In response to the announcement, National Forestry claimed that giant pandas are still an endangered species, and that it is too early to announce an improvement of its conservation status.
Why do IUCN and the National Forestry have different perspectives on panda’s protection status? How should we work on their protection work in China?
Different judgments come under different perspectives. Pandas are still endangered.
International Union for Conservation of Nature (IUCN) is the largest and longest-existing global environment protection organization. The IUCN Red List of Threatened Species starting since 1963 is regarded as the most recognised benchmark of biodiversity.
As regulated, The National Forestry is to investigate in giant pandas’ existing status and resources every 10 years, and monitor the changes between the investigations. According to the 4th Chinese investigation on the giant pandas announced in early 2015, the wild population had increased to 1,864, 16.8% higher than the previous decade; and the wild habitat had grown 271,604 hectares, a 11.8% increase for a decade. Therefore IUCN theoretically judged that the “uncertainties have been eliminated” for giant pandas, and changed their conservation status from EN to VU.
“IUCN judged according to academic researches. We don’t differentiate in knowing about pandas’ existing status. However, we see the issue in different perspectives that lead to different conclusions,” explained Zhang Ling, Vice Head of Giant Panda Protection, National Forestry. “The National Forestry as a government body, not only has deeply investigated into giant pandas’ nation-wide, but also possesses first-hand experience and information in protection management work. Concluding the conservation conditions and survival hardship faced by the giant pandas, we can say they are still an endangered species. We believe this conclusion is more comprehensive.”
Many factors affect pandas’ survival, causing them to stay “vulnerable” even after the improvement of conservation status.
Under the IUCN Red List system, conservation statuses range from Extinct (EX), Extinct in the Wild (EW), Critically Endangered (CR), Endangered (EN), Vulnerable (VU), Near Threatened (NT), Least Concern (LC), Data Deficient (DD) to Not Evaluated (NE). CR, EN, and VU are jointly categorized as “Threatened”.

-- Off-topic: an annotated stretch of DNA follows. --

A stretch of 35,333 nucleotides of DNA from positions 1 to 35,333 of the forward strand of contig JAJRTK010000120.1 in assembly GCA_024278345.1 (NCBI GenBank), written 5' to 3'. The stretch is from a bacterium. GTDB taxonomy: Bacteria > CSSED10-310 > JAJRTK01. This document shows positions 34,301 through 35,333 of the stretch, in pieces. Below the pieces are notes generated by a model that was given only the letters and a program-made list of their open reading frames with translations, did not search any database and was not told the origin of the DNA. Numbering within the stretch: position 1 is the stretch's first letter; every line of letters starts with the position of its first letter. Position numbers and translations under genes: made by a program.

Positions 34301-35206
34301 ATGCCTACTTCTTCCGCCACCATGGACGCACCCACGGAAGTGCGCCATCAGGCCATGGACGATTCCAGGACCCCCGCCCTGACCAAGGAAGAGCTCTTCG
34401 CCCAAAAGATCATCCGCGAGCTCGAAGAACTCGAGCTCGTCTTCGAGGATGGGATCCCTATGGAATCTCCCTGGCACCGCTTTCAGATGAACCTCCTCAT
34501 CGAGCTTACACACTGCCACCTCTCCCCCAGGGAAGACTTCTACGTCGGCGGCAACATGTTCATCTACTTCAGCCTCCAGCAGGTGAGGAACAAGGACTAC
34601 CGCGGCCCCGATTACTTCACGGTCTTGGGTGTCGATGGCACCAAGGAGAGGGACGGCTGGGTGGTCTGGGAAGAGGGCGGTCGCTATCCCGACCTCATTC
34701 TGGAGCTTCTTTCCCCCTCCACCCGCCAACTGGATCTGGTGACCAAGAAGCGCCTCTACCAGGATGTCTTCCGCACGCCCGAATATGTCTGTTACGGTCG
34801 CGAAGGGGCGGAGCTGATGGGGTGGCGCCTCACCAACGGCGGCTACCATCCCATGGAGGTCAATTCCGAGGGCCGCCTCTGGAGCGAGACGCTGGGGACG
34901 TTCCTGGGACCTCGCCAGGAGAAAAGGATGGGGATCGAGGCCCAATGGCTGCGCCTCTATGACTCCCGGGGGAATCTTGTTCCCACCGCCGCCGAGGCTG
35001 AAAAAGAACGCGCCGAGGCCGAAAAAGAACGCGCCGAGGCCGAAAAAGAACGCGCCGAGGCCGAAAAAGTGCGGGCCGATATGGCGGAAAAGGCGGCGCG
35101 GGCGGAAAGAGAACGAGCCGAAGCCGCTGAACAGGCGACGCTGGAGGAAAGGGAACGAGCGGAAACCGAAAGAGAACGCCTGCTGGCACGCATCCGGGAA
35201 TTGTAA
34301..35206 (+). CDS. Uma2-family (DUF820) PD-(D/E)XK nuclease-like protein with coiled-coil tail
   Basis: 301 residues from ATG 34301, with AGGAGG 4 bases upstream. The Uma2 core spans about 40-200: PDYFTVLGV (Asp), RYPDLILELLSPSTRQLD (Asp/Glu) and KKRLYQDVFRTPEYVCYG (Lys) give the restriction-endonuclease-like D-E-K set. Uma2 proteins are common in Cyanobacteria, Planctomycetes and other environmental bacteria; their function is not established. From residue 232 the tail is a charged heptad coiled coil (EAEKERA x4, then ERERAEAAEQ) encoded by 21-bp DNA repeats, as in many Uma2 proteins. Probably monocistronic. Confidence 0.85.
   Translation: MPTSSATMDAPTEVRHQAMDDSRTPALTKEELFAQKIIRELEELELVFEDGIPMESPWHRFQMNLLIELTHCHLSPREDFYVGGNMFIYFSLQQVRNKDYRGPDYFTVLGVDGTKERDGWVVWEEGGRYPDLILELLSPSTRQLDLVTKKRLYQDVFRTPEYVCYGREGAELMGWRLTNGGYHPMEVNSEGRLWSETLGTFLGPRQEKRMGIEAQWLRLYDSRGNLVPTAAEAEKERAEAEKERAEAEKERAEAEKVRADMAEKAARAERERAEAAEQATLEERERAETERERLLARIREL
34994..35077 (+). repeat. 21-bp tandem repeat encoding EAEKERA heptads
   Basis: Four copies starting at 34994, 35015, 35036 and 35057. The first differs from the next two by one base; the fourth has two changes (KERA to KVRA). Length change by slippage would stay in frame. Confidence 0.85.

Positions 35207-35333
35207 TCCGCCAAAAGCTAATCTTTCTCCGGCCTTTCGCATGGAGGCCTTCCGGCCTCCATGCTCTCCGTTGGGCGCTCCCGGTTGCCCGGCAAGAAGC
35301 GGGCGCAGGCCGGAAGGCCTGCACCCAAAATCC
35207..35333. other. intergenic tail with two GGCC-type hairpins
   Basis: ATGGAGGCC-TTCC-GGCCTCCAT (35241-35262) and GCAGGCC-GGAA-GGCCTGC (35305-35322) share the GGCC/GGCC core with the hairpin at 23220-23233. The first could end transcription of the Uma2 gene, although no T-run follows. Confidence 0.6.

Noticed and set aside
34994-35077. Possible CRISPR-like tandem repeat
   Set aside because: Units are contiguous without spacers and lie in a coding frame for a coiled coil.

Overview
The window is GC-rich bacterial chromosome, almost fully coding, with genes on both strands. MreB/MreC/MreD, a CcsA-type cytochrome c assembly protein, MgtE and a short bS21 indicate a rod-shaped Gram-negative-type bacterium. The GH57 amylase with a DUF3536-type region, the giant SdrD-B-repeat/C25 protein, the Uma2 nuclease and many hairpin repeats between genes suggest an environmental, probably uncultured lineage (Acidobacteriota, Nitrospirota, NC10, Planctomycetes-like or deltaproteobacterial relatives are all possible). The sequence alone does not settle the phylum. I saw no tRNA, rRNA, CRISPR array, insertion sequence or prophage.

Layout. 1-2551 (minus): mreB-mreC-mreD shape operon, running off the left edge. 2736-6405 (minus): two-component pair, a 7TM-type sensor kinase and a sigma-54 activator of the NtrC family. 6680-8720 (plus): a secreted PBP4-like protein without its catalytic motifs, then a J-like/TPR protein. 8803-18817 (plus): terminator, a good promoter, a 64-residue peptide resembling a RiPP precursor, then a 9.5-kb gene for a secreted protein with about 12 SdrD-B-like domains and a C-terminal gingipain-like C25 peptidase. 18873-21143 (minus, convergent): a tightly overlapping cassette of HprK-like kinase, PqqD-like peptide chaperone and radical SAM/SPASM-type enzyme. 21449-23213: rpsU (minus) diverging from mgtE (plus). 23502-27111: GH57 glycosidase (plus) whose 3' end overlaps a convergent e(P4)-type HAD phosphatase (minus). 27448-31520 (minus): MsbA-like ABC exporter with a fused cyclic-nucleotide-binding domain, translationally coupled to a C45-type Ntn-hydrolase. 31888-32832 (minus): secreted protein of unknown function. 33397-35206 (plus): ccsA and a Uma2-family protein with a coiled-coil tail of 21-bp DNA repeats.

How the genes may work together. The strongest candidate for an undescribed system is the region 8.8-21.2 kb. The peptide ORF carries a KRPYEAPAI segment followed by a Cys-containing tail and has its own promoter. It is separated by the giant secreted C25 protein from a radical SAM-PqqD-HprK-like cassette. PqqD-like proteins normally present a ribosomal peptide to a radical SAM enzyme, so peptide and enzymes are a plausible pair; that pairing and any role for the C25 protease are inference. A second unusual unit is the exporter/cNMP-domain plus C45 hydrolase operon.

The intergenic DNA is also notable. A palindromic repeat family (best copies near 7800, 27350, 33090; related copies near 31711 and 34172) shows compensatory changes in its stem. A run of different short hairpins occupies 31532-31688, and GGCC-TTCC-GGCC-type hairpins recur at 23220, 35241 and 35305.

Obviously, although IUCN has stated the giant panda as Vulnerable, they are still considered threatened. There are many factors that can alter their survival and development.
As stated in the National Forestry’s report, there are 4 major reasons that combine to account for the giant panda’s status as a threatened species. They are isolation of habitats, unsatisfactory inbreeding phenomenon, global climate change, and protection management ability that has to be strengthened.
Among these, the isolation of habitats exerts the largest influence. “According to the 4th investigation on the giant panda, their habitats have grown in terms of area, and have improved quality. But this is only a general comment. During the investigation, we found that the isolation of habitats is very severe.
Among 33 habitats isolated by natural and artificial interferences, 22 are categorized as risky for extinction, with populations lower than 30. 18 of them are even categorized as highly risky, with populations lower than 10,” claimed Zhang.
“In general, artificial interferences have weakened their influences. Those include 319 hydroelectric power plants, 1,339km of roads, 268.7km of high-voltage power cables, 984 static human settlements of populations greater than 50, 479 mines, and 25 tourist attractions.
Despite the general decrease, certain areas see increases. Other interferences like grazing, transportation, agriculture, fires are even more common.
Furthermore, new interferences keep appearing, such as mountaineering. These cause habitats to shrink or vanish, deteriorating the isolation. An example is the habitat near Dragon Grassland, Qinling, which has retreated 10km to the North due to open tourism. Another example is the vanishing of panda population near Baisha River, south to Qionglai Mountain, due to hydroelectric power plant development. These all explain the difficult situation of giant panda protection.”